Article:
Research into Power Generation and Translation into Products—Slow but Steady
Murata has yet to open up new energy markets, but has made good progress in research, development and commercialization. We presented some energy harvesting products at CEATEC JAPAN 2011. These products feature technology that converts small amounts of energy existing in the environment into electricity and combines it with low-power sensors and wireless communication equipment. In fact, Murata started studying power generation technology in 2008 and has so far developed 4 power generation elements. All of these exploit so-called ambient energy resources such as vibration, heat, and light. They generate electricity within themselves and use this energy to detect things and send out signals. These wireless products offer long service life even in places that are hard to access for maintenance.
What's more, we are a member of the EnOcean® communication alliance, developing EnOcean® communication modules. Featuring battery-free wireless communication, the EnOcean® technology is regarded as the best energy harvesting solution and is employed by more than 300 companies in the West.
We are going to take a slow-but-steady approach to carefully develop products like these one by one. Then we will ask our customers to use them and get their feedback. After all, I believe manufactured products cannot be completed at a stroke. One can only continue to improve them over time to bring them closer to perfection. The energy market has just opened up and there is much room for further growth. The major nuclear accident in Fukushima has made Japan's energy policy a focus of global attention. Against this backdrop, we want to find ways to contribute to the development of this new market using our proven technologies, while maintaining the sober role of a supplier.
Energy harvesting technology converts small amounts of energy in the environment into electricity and combines it with low-power sensors and wireless communication equipment. All energy harvesting equipment exploits ambient energy resources such as vibration, heat, and light, providing maintenance-free, highly durable energy sources. Murata started studying power generation technology in 2008 and has so far developed 4 power generation elements.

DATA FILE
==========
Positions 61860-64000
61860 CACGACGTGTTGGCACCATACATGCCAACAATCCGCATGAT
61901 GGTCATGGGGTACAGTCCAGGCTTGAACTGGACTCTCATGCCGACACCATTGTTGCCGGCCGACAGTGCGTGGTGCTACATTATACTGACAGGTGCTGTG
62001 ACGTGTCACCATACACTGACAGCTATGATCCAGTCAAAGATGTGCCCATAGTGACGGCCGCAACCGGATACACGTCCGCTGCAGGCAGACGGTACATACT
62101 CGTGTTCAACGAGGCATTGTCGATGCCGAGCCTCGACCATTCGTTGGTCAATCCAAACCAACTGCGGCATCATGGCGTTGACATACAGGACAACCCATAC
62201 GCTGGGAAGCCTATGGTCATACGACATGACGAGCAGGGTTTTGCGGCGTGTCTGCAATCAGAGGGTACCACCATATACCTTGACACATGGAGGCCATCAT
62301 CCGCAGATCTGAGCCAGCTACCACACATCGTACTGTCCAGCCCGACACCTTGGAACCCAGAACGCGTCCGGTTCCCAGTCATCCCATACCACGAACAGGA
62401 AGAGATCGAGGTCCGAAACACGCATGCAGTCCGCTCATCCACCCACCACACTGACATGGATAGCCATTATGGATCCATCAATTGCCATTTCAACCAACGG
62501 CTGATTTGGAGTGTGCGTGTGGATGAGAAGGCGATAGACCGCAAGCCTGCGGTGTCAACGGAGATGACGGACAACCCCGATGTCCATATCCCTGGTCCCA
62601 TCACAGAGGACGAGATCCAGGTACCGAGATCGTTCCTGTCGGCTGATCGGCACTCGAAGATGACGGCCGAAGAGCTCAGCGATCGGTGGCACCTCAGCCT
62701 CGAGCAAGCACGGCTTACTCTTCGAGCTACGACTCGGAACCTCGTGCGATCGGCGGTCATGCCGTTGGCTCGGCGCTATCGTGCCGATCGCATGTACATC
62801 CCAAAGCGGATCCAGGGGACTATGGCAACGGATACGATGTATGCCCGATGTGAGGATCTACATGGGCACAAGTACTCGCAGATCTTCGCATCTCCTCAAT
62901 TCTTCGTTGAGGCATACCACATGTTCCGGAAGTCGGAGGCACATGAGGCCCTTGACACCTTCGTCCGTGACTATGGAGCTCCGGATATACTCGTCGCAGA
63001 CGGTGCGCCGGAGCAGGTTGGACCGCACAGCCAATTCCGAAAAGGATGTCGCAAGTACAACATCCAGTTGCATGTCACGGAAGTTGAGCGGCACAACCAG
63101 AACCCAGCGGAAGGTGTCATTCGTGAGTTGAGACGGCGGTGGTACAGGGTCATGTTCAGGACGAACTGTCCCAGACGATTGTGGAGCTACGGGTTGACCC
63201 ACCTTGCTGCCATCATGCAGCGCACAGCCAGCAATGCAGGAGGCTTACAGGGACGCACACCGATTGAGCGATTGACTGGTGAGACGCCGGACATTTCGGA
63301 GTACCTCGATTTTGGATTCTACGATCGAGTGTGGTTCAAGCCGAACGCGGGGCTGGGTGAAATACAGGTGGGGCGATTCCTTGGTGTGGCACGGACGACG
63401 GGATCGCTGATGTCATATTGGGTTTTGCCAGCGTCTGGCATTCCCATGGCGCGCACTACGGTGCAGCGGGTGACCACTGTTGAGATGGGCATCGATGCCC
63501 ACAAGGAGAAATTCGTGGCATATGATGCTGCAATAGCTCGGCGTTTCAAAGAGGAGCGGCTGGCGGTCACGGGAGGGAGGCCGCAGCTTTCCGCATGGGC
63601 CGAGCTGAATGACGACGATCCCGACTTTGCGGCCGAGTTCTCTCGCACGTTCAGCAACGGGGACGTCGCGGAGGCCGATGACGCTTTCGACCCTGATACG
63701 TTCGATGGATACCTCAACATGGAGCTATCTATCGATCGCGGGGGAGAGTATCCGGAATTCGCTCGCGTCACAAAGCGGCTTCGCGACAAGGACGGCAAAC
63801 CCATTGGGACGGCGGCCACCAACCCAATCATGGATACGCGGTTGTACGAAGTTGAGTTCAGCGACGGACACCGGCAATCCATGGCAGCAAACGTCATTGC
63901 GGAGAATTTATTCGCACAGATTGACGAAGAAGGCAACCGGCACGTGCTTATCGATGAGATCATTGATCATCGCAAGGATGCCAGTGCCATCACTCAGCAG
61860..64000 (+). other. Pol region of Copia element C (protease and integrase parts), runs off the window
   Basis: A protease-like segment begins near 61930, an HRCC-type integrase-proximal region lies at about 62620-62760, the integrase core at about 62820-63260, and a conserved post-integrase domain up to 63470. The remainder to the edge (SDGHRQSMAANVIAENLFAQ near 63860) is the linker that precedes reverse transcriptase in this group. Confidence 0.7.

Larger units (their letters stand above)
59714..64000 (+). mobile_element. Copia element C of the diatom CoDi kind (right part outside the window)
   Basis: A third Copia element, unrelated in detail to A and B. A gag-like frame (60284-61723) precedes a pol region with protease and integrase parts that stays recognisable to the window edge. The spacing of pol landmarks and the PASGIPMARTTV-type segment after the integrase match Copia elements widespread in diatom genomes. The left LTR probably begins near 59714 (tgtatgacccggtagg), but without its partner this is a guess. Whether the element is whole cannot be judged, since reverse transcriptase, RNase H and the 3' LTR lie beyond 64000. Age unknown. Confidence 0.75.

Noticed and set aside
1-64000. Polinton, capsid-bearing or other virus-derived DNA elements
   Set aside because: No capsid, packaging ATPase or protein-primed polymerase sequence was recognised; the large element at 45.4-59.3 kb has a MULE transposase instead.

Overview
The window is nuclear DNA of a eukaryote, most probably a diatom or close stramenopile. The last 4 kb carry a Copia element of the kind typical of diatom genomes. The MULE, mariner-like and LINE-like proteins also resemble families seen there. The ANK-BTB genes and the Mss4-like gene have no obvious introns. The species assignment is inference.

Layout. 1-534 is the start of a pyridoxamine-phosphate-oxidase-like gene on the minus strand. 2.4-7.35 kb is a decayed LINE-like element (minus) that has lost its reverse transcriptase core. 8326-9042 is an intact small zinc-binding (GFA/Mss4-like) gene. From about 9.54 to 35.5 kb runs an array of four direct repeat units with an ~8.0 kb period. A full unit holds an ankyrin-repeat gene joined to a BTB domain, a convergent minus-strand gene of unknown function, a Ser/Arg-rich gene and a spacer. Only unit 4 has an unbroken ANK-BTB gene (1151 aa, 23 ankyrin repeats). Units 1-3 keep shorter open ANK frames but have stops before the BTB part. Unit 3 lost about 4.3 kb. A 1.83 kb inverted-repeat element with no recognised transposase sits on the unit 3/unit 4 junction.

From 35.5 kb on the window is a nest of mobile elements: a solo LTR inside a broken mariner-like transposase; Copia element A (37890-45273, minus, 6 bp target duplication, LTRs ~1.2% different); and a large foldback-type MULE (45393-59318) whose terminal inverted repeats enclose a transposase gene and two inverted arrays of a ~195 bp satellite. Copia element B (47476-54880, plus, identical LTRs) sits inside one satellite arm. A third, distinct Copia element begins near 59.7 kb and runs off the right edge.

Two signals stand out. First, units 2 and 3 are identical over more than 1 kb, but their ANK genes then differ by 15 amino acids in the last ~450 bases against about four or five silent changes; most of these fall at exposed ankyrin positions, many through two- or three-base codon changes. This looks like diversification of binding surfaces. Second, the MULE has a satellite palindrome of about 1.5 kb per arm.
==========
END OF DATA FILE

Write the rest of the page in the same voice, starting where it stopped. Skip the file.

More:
- Power generation element featuring piezoelectric material:
Uses a piezoelectric material to convert force and vibration into electricity.
- Power generation element featuring electret material:
Uses an electret film to convert vibration into electricity.
- Power generation element featuring thermoelectric material:
Employs a thermoelectric material to convert temperature difference into electricity.
- Power generation element featuring sensitizing dye:
Features a dye that emits electrons upon irradiation and uses it to convert light into electricity.
EnOcean® represents the communication standards for energy-harvesting equipment developed by EnOcean GmbH, a spin-off of German electronics giant Siemens AG. Characterized by battery-free wireless transmission, EnOcean® technology is employed by more than 300 companies in the West and more than 650 products are now available in the market.
Major applications of EnOcean® technology include light switches and air-conditioning equipment used in building automation systems. These products have been introduced in more than 200,000 buildings in Europe and other regions. EnOcean® consumes about 1/10th the power required for wireless communication protocols such as ZigBee®. Taking advantage of the battery-free concept, Murata is expanding its lineup of EnOcean® applications.